Star Trek: Nemesis (review)
There are depths of laughable awfulness that can be appreciated, for their veritable badness as well as their campiness, only by True Fans. You need to be a real Trekkie, for instance, one who understands James T. Kirk’s delusions of grandeur, to cherish his hubris in daring to challenge a being who claims to be the Almighty in Star Trek V: The Final Frontier, an act of testosterone-fueled arrogance that culminates in one of the Funniest. Lines. Ever.: “What does God need with a starship?”
There are moments to rival that one in Star Trek: Nemesis. Not to spoil anything for you, but the best candidate to give Kirk’s deity-baiting a run for the latinum involves Data, the vacuum of space, and a bold confrontation with Newtonian physics. Funnier still is that the same stunt was pulled off better in an old episode of Doctor Who. Funniest of all is that the entirety of Nemesis feels like an old episode of Doctor Who, what with all the evil clones and latex aliens involved.
See, but if you’re a True Fan, this will not deter you one bit from reveling in the suckitude that is the latest Trek movie and, historically, the one to break the even-numbers-good, odd-numbers-bad rhythm. Though #9, Insurrection wasn’t anywhere near as bad as it should have been, according to the prophecy. The curse is well and truly broken, I guess, and this probably means we’re in for lukewarm Trek from now until Captain Trip Tucker takes command of the Enterprise -3 in Star Trek 18: We Don’t Need No Stinkin’ Prime Directive.
The usual cast of Next Generation suspects is here, doing the same old schtick: Data (Brent Spiner: The Master of Disguise) is still cocking his head to one side, adorably mystified at everything “human”; Geordi (LeVar Burton), Beverly (Gates McFadden) and Worf (Michael Dorn: Santa Clause 2) provide plot exposition; Riker (Jonathan Frakes) and Troi (Marina Sirtis) flirt; and Picard (Patrick Stewart: King of Texas) is all inner, soul-crushing anguish. Just another day on the flagship of the Federation, whence springs all that is good and decent in the Alpha Quadrant.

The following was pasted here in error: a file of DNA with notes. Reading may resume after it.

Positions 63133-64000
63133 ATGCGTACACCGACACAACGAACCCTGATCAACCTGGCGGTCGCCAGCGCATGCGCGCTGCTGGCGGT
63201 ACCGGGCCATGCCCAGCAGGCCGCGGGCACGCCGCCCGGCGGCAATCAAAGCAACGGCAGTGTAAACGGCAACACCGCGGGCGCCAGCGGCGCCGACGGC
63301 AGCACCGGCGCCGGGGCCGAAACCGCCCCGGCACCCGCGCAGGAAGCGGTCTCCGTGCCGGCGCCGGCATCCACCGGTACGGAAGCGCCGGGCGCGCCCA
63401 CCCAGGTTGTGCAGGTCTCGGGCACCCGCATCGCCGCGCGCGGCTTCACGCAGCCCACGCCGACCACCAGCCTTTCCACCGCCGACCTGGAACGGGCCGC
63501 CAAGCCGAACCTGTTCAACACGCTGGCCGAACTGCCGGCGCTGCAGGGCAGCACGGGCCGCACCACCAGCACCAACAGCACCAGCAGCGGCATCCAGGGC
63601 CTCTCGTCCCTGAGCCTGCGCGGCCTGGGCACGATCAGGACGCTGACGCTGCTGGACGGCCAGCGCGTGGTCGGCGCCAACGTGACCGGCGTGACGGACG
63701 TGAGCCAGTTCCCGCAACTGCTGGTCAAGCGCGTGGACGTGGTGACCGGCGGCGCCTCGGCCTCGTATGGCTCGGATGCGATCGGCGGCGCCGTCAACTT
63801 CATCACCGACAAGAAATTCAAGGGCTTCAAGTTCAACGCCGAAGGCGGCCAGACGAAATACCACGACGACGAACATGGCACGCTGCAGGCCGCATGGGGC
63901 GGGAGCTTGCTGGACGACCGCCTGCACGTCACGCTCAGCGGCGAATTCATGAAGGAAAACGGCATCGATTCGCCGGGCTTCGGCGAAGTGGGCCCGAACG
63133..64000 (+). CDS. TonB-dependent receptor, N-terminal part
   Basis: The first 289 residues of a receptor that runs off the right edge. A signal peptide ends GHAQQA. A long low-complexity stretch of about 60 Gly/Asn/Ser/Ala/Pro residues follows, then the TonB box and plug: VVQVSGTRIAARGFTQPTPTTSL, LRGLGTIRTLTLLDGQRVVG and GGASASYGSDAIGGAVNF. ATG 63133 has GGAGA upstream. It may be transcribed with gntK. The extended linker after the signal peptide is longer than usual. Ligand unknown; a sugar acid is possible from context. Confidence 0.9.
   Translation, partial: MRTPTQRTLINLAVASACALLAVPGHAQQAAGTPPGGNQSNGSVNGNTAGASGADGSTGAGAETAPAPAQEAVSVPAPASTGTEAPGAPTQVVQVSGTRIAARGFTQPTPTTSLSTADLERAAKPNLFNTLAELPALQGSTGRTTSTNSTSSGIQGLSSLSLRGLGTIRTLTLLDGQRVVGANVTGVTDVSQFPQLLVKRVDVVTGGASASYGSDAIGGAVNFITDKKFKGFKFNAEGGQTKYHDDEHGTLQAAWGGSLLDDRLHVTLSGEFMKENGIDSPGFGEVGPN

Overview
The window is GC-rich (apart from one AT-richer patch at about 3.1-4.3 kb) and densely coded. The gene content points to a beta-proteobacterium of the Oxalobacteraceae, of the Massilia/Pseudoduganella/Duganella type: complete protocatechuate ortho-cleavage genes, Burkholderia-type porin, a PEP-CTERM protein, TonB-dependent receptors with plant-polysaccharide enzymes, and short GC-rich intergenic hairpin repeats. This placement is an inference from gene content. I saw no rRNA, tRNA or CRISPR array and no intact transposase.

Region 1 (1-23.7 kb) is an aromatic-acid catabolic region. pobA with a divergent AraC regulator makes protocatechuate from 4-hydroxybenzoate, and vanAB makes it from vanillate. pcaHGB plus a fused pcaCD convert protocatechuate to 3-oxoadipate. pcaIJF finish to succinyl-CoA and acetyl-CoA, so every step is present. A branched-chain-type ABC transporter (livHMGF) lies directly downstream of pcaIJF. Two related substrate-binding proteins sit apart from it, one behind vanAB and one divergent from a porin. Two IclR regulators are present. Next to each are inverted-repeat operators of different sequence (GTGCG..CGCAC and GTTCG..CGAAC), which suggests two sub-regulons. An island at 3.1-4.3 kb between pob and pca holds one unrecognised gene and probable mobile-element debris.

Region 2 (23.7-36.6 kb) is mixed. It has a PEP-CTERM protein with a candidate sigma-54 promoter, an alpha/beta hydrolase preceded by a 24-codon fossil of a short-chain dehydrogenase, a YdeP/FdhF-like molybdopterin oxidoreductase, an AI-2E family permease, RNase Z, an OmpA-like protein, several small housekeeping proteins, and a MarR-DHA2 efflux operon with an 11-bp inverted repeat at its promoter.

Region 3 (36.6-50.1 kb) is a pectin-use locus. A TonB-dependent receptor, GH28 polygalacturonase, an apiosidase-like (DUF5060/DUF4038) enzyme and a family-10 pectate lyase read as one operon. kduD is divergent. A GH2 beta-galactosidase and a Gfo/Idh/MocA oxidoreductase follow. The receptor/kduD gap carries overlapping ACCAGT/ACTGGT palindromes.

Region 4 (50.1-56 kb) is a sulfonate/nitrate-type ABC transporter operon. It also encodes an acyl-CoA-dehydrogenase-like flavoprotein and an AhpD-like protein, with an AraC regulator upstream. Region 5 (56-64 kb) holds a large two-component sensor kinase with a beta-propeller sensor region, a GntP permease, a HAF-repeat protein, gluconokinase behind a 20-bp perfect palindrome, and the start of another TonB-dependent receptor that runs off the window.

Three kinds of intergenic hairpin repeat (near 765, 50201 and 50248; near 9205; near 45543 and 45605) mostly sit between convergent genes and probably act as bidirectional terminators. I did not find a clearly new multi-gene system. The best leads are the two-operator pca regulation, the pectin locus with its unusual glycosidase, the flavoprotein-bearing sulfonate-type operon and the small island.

No. 2 on the Almighty Kirk-o-Meter: The game of Starship Chicken.
Oh, but danger’s a’ brewin’. The Romulan Empire has been taken over by Dr. Evil (Tom Hardy) and his gang of Nosferatu, and of course they’ve got a hard-on for destroying Earth, because the humans are so wonderful and perfect and without them the Federation would be as nothing. Apparently there was a sale on at the Fantasy Death Metal Supply Shop, because Dr. Evil is decked out in pointy leather things, which may be why he’s so angry all the time — he doesn’t look very comfortable. Oh, and because of the aforementioned evil cloning stuff, he’s very interested in meeting Picard, for reasons which also contribute to his wrath.
Hey: wrath. That’s a cool word. I bet they could come up with a great Trek built around someone who’s wrathful.
No. 3 on the Almighty Kirk-o-Meter: Data’s “special” brother, who presumably rode the short shuttle into the movie.
None of it really matters much. You get to cheer when yet another version of the Enterprise makes its first appearance, oooo when it gets demolished, and wonder whether there isn’t some accountant at Starfleet HQ in San Francisco who dreads getting expense reports from Picard. (“Shuttle travel to diplomatic conference: 500 credits. Synthale for 10 Forward: 3400 credits. Damage to starship: 18 quintillion credits.”)
No. 4 on the Almighty Kirk-o-Meter: The starship ‘Blooming Onion of Death,’ now with the new One Ring feature.
There is also much exploration about what It Means To Be Human, and by “human” I include Vulcans and Romulans and Klingons and Betazoids and androids and everyone else, because who wouldn’t want to be included in the big human family. Maybe Star Trek 11 will be about the revolution brewing among all the races of the galaxy who are tired of the humans’ speciesist attitudes and decide to take out Earth once and for all. (Never fear: Kirk will come out of retirement and deal with all 1500 races and the evil, bent-on-revenge megalomaniac each of them spawns.)
No. 5 on the Almighty Kirk-o-Meter: The dilithium mines of Remus, in which the only luxury the slave laborers enjoy is silicone injections for full, sexy lips.
Honestly, you can’t expect much more from a Trek movie these days than Troi sensing something, Data misunderstanding something, Riker smirking at something, and Picard ruling benignly over them all with great dignity and regal bearing. Except we are led to believe, at the beginning of Nemesis, that we will get a nude Betazed wedding at the end of the film, and we do not get it. This is unacceptable, and I shall be boycotting all Trek movies until the next one.